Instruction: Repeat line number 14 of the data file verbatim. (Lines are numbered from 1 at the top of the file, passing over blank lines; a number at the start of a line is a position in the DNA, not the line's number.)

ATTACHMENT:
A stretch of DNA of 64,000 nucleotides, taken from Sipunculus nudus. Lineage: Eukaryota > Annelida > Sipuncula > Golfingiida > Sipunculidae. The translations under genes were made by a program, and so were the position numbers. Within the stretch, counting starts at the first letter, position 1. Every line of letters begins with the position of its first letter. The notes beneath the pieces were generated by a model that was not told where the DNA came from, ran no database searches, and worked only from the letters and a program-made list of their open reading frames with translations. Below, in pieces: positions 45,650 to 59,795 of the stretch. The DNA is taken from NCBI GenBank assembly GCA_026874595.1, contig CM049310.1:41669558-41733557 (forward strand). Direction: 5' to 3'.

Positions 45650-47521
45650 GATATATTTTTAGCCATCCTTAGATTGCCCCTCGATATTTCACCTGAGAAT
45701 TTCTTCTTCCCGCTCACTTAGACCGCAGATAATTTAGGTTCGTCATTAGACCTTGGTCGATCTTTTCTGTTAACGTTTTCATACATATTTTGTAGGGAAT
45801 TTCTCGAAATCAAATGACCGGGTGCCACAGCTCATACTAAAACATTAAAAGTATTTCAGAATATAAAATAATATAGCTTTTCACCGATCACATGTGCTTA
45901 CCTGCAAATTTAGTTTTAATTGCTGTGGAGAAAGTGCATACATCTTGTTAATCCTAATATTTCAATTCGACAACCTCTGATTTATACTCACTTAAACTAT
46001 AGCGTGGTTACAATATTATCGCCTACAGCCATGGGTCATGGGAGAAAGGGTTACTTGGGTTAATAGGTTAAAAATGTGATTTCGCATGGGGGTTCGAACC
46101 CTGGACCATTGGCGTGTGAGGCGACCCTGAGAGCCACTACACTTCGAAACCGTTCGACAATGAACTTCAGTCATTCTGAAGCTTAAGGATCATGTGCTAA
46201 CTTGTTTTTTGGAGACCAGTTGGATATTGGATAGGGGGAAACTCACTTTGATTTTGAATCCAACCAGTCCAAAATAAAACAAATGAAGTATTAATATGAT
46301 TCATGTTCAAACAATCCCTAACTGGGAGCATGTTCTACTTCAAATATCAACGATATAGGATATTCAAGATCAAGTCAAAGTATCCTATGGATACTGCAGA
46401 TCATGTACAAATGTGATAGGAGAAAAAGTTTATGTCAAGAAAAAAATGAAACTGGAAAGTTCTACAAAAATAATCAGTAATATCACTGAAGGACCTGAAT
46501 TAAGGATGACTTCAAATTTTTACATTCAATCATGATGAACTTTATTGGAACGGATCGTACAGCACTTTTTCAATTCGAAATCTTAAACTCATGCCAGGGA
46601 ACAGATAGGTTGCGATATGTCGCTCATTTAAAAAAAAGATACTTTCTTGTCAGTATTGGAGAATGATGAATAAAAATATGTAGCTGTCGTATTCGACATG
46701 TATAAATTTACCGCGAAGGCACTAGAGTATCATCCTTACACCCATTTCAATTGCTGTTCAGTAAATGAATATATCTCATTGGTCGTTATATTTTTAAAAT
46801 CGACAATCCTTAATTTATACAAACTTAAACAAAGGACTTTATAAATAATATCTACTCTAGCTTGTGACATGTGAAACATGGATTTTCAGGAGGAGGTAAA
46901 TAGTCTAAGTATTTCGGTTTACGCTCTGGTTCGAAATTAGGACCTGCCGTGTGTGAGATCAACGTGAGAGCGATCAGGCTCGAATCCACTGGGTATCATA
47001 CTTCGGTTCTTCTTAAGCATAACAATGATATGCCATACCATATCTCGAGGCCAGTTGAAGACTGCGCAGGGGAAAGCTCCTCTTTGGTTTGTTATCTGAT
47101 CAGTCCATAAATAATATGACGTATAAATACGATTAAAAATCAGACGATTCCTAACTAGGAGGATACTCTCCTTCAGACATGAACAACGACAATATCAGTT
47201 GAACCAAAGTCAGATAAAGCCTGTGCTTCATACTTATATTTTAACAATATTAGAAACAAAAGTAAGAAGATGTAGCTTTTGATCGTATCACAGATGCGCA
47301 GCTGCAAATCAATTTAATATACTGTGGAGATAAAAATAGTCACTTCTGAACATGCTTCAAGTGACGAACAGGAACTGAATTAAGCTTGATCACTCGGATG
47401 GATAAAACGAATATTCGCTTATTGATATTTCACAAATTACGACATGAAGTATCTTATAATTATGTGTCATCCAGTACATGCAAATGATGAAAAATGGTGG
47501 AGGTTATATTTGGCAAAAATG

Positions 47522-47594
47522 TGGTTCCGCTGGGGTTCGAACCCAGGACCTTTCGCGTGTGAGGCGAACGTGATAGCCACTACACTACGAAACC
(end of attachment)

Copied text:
46701 TATAAATTTACCGCGAAGGCACTAGAGTATCATCCTTACACCCATTTCAATTGCTGTTCAGTAAATGAATATATCTCATTGGTCGTTATATTTTTAAAAT